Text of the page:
Deciphering Donald Trump
The most important indicators still suggest that Jeb Bush will face Hillary Clinton in the 2016 presidential race in the United States. Polls at this stage are not always accurate, but endorsements, money and prediction markets all point in that direction.
However, the start of the presidential race has generated an important surprise: the meteoric rise of real estate mogul Donald Trump. Although Trump will almost certainly fade, his ascent reflects badly on the current state of American democracy.
Trump’s notoriety comes from a combination of money, glamor and media exposure. In a television show called “The Apprentice,” he hires, tests and then dismisses aspiring entrepreneurs with a curt “you’re fired”.
Before entering the presidential race, he provided support for fringe groups called “birthers” claiming that Obama was not born in the United States and was thus not eligible for the presidency. His initial political popularity came from strong language on illegal immigration, claiming that Mexico was sending the U.S. “murderers and rapists.” But the sources of support do not rest on particular policy positions, which have shifted back and forth over the years and are surprisingly incoherent. His popularity comes, rather, from his willingness to pillory politicians in blunt and colorful terms. He is the quintessential anti-Washington candidate.
Calling elected officials “stupid,” he has exploited the deep distrust in government that has become a dispiriting feature of the Obama years. He has even boasted of buying politicians himself, claiming he would be immune from such temptations in office because of his money. His cynicism is stunning.
His views on foreign policy reduce to claims about his toughness and ability to negotiate. He would crush the Islamic State in no time. Citing his business acumen, he claims he would strike much better deals, with Iran and China, on trade, and over immigration. Yet when pushed, it is clear he has nothing specific to say on foreign policy, and is largely gaining through his appeals to Nativism.
Presidential primaries in the United States are often called the “silly season.” Candidates with little chance at winning the nomination appeal to devoted - and disenchanted - constituencies before fading from view. In the Republican field we have niche candidates appealing to religious social conservatives (Ted Cruz and Mike Huckabee), libertarians (Rand Paul) and governors claiming to be tough on teachers (Chris Christie) and public sector workers (Scott Walker).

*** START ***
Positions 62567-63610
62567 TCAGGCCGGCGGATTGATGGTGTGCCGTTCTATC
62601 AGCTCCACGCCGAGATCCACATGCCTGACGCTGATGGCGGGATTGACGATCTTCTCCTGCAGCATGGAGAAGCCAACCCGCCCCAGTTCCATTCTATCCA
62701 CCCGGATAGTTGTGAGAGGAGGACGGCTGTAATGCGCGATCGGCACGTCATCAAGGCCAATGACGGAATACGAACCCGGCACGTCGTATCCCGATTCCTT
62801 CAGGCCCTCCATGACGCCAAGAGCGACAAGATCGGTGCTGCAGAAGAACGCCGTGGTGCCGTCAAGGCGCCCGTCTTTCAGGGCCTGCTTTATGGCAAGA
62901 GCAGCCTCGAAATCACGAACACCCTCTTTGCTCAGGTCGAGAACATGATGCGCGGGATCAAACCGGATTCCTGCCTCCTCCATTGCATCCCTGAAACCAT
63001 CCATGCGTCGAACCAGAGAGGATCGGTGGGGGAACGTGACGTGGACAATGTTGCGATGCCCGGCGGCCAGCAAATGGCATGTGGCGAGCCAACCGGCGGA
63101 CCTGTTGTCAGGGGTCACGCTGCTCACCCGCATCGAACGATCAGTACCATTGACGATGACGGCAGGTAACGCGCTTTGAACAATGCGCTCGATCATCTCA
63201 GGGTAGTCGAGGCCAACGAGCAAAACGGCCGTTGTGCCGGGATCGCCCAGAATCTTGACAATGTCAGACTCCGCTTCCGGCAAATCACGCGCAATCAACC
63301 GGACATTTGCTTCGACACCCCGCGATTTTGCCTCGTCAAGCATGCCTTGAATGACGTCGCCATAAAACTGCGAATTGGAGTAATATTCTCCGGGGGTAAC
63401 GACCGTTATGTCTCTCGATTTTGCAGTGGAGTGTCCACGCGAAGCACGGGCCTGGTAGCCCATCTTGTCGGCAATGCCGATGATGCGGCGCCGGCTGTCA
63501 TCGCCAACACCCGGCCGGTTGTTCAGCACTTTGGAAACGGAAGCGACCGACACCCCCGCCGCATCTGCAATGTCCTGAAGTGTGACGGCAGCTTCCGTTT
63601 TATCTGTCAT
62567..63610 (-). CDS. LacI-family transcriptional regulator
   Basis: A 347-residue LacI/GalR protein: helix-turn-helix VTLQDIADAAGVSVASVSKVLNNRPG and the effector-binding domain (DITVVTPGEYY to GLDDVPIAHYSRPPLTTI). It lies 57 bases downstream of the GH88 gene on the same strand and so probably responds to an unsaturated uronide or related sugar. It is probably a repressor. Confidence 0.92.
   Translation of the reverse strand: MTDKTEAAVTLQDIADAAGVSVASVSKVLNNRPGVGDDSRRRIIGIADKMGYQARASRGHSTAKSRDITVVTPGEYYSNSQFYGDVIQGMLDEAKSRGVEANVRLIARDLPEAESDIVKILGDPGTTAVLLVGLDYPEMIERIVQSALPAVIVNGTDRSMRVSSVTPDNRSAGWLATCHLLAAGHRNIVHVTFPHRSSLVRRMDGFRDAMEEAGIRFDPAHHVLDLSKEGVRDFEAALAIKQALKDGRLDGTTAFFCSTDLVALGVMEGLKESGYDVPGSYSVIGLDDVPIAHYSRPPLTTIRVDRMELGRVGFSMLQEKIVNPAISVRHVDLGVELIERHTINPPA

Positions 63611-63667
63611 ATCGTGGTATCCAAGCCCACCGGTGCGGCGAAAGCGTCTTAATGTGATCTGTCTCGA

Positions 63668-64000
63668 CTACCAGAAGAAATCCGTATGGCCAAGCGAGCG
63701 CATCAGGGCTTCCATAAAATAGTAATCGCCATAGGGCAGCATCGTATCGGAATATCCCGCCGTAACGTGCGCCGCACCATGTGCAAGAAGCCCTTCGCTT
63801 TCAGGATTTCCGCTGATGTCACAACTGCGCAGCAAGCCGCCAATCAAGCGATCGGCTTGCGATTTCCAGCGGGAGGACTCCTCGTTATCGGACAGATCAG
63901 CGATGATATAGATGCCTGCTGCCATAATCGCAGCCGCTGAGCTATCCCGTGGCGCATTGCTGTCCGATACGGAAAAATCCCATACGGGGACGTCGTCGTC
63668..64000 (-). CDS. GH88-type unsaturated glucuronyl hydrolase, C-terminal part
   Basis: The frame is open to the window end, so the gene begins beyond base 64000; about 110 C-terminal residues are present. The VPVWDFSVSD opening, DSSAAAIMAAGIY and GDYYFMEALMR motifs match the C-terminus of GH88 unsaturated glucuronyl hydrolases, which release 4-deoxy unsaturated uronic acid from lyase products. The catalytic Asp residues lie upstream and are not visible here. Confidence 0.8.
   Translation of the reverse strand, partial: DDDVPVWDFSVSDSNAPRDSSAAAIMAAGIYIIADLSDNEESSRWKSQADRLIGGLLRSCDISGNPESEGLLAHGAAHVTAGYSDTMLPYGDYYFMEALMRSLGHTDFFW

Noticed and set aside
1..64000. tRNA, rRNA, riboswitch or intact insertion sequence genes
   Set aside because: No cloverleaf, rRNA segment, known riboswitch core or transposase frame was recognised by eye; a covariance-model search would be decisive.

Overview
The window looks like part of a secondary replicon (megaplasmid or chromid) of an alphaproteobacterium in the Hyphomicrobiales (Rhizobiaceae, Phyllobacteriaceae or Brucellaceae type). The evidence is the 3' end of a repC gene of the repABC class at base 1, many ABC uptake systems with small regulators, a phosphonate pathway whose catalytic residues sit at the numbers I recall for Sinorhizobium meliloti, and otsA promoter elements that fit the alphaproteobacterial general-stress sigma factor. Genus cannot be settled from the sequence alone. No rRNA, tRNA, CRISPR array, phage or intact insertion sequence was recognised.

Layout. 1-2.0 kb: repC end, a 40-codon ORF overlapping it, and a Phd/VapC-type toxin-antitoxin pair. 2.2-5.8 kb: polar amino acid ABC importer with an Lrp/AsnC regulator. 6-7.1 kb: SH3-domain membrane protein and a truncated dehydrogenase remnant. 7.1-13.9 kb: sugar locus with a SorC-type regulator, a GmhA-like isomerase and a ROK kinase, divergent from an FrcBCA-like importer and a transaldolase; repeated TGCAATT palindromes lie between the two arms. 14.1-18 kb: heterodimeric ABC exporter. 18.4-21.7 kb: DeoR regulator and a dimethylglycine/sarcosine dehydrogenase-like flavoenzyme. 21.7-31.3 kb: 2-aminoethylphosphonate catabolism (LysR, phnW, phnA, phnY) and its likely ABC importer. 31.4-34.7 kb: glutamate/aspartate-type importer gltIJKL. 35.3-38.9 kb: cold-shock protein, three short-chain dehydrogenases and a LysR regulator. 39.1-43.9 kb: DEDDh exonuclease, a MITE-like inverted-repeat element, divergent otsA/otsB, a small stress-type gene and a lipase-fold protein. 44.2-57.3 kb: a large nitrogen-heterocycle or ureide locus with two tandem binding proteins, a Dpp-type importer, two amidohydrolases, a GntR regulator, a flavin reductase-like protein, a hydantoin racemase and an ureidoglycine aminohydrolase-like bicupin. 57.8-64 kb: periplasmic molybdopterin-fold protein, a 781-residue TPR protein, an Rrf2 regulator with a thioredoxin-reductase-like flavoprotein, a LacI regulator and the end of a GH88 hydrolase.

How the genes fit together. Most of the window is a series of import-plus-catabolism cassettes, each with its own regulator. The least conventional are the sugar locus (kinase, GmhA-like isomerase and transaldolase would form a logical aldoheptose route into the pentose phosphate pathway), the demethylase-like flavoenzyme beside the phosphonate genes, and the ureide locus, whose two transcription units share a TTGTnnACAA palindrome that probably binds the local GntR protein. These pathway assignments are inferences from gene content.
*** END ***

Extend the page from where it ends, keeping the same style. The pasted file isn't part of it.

But Trump has created genuine nervousness in mainstream Republican circles. His comments about Mexicans have raised concerns about the ability of the Republicans to make inroads with the growing Latino electorate. He has made disparaging comments about women, another major vulnerability for the Republican Party as women have voted more
and more Democratic in presidential
The failure of the Republicans to take on Trump carries serious risks. Jeb Bush is trying to separate himself from the rest of the pack by running what is called a “general election” strategy in the primaries. Rather than catering to the party’s right wing, Bush is trying to lay out a broader and more appealing message, including on difficult issues such as education and immigration.
But despite his tremendous advantage in money - his political action committees have raised over $100 million to date - his more moderate positions do not resonate with the party’s increasingly conservative base. Part of the problem is lack of charisma; his performances have been dull and lifeless and he has stumbled on a number of simple questions such as the wisdom of invading Iraq. But part of the problem is that as Republicans on the right scramble to distinguish themselves from Trump, they appear to be adopting more and more extreme views.
Trump will ultimately crash and burn; his candidacy cannot sustain serious scrutiny. But in the meantime, he is making a laughing stock of American politics.
Sadly, the Republicans have themselves to blame: His surprising support appears to come in large part from those alienated by the right-wing politics of resentment and the increasing conflation of politics with entertainment.
Hopefully the Republicans will ultimately choose a candidate that will return to civil discourse and serious policy
alternatives. But we are not there at the moment.
*The author is a Krause Distinguished Professor at the Graduate School of the University of California in San Diego.
by Stephan Haggard